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Steganography: How Hackers Hide Malware with Images and Social Media Icons

Posted on by Dawna M. Roberts in CrimeDecember 07, 2020
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The reason hackers and cybercriminals are so successful is that they continue to evolve and find new ways to trick, deceive, and defraud the public. One way is through image steganography hiding malware or other malicious code inside images or social media icons.

What is Image Steganography?

Image steganography is when someone hides malicious code within an otherwise innocent image file. It is a clever but devious way of hiding in plain sight, and unfortunately, it is incredibly hard for anti-malware software to detect, which is why more hackers are using this method.

Scammers infect images hosted on free services to legitimatize the photos and make the victim feel comfortable opening the files. The use of image Steganography has increased by 600% in recent years.

steganography

How Does Hiding Code Inside an Image Work?

It’s actually pretty easy for hackers to hide undetected code within an image file. A standard image file contains quite a few megabytes of data that construct the image on a screen. That makes it easy for someone to replace only a few pixels (which won’t alter the image to the human eye) but when the user clicks, the code will initiate a process usually infecting their device.

Sometimes the code simply calls another process from a remote server that delivers the payload. Sometimes, the code itself is enough to infect the computer and render the victim helpless. The simplicity makes it easy to use but limited in terms of volume. Hackers typically like to attack as many victims as possible at once.

Some image steganography kits are available on the dark web where novice hackers don’t even need to code anything themselves, just drag and drop to start waging their own attack campaign.

Recent Attacks/Usage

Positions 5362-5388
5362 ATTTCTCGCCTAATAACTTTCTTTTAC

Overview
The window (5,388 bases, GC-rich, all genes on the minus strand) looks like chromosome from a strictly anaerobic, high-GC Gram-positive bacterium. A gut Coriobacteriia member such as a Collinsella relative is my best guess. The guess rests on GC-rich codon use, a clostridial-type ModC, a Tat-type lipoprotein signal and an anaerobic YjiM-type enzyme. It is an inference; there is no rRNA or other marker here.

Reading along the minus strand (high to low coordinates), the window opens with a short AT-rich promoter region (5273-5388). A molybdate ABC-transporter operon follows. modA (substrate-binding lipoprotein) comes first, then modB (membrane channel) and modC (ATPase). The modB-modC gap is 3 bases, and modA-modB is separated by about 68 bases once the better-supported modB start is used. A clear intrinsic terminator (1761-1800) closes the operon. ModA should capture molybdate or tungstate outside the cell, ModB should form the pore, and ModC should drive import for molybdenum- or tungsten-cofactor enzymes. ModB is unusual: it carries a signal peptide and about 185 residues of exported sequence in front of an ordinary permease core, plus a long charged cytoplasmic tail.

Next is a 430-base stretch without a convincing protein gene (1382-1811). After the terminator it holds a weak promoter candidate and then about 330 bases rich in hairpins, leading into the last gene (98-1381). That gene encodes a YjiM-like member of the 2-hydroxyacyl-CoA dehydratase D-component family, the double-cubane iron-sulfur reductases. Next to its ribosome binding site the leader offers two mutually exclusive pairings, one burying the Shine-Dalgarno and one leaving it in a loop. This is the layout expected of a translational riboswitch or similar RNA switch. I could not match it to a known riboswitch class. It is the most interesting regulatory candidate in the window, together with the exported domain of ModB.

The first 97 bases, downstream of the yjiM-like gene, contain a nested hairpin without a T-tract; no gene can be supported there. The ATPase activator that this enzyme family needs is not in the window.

Recently cybercriminals used code hidden in favicons to install a backdoor Trojan in advertising banners on legitimate websites. 

TrendMicro reported that hackers used Lokibot and image steganography to attack victims by stealing information for identity theft and keylogging their PINs and passwords. LokiBot uses two files. The first is a jpg file, which then initiates an exe file, which then runs a Visual Basic script, and from there, the damage begins.

Threatpost talked about incidents last week where cybercriminals were hiding credit card skimmer malware within social media buttons. These icons were uploaded and replaced valid images on legitimate online storefronts. Since these images appeared on pages where shopping cart data was entered, it was easy for the code to harvest names, addresses, credit card numbers, PINs, and more just by infecting the page. In this particular case, hackers took the time to make the buttons look as high-quality and legitimate as possible to evade detection. They even took the time to name the files convincingly (e.g., facebook_full, google_full, etc.) Sansec security posted this about the incident: 

“While skimmers have added their malicious payload to benign files like images in the past, this is the first time that malicious code has been constructed as a perfectly valid image. The malicious payload assumes the form of an HTML <svg> element, using the <path> element as a container for the payload. The payload itself is concealed utilizing syntax that strongly resembles correct use of the <svg> element.”

Alarmingly, victims don’t even have to click the buttons for this scam to work. They only have to make a purchase online at one of the compromised websites, and their data is stolen. 

Hard to Detect

This type of deception is so minimalistic that cybersecurity experts often overlook it, and most malware software solutions miss it also. 

McAfee commented that “Steganography in cyber attacks is easy to implement and enormously tough to detect, so cybercriminals are shifting towards this technique.”

Kaspersky Labs added, “Most modern anti-malware solutions provide little if any, protection from steganography. As a result, any ‘carrier’ such as a digital image or a video file that can be used to conceal stolen data, or communications between a malware program and a command and control server, poses a potential threat.”

How to Prevent Being Scammed By Image Steganography?

Although there is no way to be 100% safe against this type of attack, you can do a few things.

  • Never pay online using a credit card; use a digital wallet like PayPal, Google Pay, or ApplePay instead.
  • Never click on images if you don’t know they are safe.
  • Only purchase on websites with a secure encrypted connection.
  • Purchase from trusted merchants only.
  • Never click ads on social media or links contained in the email.
  • Keep all your devices updated with the latest security patches.
  • Install and run deep scans, often using good anti-malware/antivirus software.

Always be on the lookout for fraud, identity theft, and malicious activity.

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